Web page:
Good bye (and good riddance) to our Sleep Number bed
Please refer to this page for a little background about our frustration with this bed. After I removed the bed, cut up the air bladders and dissected the air pump and control electronics I think I have an idea of why the electronics failed so often. The tip-off is that this particular bed was specifically engineered for and sold to Winnebago Industries and if I know Winnebago, they squeezed every nickel possible from the Select Comfort vendor, owner of the Sleep Number brand.
When I looked at the opened-up controller/air pump assembly to study valving, wand interface, air valves, etc., what Select Comfort did was to leave a few parts out of the controller board that would permit both sides of the bed to be controlled simultaneously. In the Winnebago unique version of the bed, only one side could be adding or removing air at a time. I also suspect the hand control wands (as I call them) were designed and engineered to a very low price-point, hence the dismal failure rate.
Since this was our first (and only) Select Comfort product, I have no idea if the foam rubber used was a lower quality, but I do suspect they have different grades of materials used just like in all mattress construction. Now to be fair to the Select Comfort business, we have friends that love their residential version of the mattress and Jane and I actually enjoyed our Sleep Number mattress when the controls worked. As a side note to this diatribe, when I review our web site statistics, one of the top search terms that bring visitors to janeandjohn.org has something to do with Sleep Number beds and air pump problems. 'Nuff said.
Out with the old :)
A huge advantage for the Sleep Number bed is that it can be disassembled and removed in pieces unlike a traditional mattress (unless you use a chain saw.) Remove the air tubes (push the latch or just cut the hoses), unzip the cover, pull the air bladders out, the foam rubber, plastic formed corners, air pump and pitch in a handy trash can. Say a few parting words to your bed and be sure and wish it a happy eternal life in a nearby landfill (or your local green Sleep Number bed recycling facility.)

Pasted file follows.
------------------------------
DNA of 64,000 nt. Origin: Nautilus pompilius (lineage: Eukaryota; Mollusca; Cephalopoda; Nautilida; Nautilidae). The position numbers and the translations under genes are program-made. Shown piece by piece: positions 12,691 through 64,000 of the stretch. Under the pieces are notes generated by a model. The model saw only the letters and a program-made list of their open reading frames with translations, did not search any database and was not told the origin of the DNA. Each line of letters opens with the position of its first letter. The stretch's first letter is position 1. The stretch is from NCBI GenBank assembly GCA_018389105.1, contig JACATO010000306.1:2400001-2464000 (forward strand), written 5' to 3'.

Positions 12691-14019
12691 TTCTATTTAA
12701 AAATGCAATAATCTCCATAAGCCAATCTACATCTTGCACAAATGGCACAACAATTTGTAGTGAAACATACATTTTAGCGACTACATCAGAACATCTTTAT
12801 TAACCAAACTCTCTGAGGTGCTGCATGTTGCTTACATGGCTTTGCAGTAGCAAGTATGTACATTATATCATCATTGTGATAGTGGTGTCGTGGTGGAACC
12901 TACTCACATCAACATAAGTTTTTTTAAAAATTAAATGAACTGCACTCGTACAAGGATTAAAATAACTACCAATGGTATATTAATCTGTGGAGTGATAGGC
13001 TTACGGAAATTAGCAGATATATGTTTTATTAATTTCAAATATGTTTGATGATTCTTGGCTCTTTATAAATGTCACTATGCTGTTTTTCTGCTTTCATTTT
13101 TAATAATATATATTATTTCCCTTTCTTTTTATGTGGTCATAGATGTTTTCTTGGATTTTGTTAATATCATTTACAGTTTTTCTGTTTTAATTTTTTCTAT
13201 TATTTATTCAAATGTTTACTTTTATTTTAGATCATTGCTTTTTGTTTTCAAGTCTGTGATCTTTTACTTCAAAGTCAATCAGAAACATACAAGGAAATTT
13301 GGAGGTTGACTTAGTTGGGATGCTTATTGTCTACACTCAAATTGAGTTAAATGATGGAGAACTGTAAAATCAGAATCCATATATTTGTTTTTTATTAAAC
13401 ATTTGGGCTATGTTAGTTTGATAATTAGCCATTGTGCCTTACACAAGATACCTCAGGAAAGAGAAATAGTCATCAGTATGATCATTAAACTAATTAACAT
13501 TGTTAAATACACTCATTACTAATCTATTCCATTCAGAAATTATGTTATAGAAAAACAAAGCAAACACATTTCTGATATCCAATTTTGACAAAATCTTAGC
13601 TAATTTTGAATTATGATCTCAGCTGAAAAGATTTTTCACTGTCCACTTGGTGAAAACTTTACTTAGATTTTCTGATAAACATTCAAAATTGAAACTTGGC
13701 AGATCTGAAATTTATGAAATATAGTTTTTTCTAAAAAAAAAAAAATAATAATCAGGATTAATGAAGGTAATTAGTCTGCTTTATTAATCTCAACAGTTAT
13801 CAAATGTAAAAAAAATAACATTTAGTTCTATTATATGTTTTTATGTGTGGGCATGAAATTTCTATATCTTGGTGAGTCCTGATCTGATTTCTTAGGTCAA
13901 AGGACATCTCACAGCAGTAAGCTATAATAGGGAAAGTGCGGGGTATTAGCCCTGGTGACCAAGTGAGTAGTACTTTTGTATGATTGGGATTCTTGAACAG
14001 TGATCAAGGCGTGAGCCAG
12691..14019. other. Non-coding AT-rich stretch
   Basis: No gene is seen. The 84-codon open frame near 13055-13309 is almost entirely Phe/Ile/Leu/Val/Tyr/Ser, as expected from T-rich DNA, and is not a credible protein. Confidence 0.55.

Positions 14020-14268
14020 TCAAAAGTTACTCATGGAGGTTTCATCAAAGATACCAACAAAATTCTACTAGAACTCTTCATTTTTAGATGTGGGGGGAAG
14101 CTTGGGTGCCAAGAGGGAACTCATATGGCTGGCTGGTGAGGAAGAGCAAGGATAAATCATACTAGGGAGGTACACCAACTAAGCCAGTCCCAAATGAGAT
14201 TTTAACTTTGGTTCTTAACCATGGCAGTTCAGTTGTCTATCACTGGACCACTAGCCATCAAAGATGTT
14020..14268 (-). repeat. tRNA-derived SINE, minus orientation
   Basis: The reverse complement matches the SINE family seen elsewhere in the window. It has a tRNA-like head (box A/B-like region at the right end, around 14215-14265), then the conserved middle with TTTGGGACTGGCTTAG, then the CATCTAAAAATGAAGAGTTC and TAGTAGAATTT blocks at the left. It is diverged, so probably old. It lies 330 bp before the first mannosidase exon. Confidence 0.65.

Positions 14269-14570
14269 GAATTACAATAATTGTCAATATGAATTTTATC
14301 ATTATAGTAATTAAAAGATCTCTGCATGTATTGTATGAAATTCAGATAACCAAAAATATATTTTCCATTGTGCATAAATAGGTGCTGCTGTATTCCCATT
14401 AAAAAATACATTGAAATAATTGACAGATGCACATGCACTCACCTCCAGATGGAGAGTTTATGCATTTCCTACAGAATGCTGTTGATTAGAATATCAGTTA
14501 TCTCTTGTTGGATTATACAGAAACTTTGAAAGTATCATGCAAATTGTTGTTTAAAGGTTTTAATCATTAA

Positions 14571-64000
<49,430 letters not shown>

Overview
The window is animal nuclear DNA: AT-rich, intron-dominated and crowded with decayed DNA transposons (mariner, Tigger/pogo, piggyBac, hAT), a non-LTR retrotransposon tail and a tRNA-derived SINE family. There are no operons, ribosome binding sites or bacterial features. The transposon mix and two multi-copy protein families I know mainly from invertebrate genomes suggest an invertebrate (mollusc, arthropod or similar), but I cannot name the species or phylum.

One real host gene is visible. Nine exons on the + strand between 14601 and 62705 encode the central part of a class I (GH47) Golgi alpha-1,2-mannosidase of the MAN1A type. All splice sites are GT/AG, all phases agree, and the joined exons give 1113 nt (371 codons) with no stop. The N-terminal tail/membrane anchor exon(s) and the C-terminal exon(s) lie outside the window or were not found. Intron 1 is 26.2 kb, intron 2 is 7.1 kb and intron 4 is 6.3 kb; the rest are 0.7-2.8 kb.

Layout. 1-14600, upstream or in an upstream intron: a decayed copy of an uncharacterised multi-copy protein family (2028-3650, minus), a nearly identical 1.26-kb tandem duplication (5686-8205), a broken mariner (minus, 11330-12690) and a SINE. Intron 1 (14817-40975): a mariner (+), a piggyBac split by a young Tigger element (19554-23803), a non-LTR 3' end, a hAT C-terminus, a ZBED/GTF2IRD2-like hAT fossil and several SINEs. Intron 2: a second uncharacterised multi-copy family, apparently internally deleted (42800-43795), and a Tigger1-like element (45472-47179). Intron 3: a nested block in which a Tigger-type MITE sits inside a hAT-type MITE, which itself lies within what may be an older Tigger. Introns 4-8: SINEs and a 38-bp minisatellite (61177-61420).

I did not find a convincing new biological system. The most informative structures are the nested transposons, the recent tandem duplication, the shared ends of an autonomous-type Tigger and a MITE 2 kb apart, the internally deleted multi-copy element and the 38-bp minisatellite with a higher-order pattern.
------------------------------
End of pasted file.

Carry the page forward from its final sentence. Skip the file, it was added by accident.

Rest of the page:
What we chose
We visited a reasonably large furniture store (at least for our little city) that had a huge section set aside for mattresses and we tried out several brands, grades and kinds of mattresses (box springs, enclosed box springs, foam/box springs, pure foam rubber, etc.) What we liked was a 100% foam mattress that was just a bit on the firm side but would contour to your body after a few minutes. After sleeping on it for the first night, I thought - OH NO! Made an expensive mistake, what to do? Second night - hey, this is okay. Third night - wow, I love it! This is the only mattress where I can comfortably lie on my stomach for a long time without my back killing me.
Yes, I know - get to the point. Our requirements were: a) about the same thickness as the Sleep Number bed - 8", b) as light weight as possible since we have storage under the bed, and c) the ability to flex when we raise the bed (and of course it felt comfortable!)
The winner is:
Tempurpedic Cloud Prima. It's just a bit thicker than the Sleep Number bed and a little heavier but a really good substitute for the air bed.
Missing from the pix: the cover and plastic formed corners
The new foam mattress. USA! USA! Made in Albuquerque, NM (crappy cell phone pix)
Oh, it's so.. beautiful...
That's how I felt after horsing the new mattress in the coach!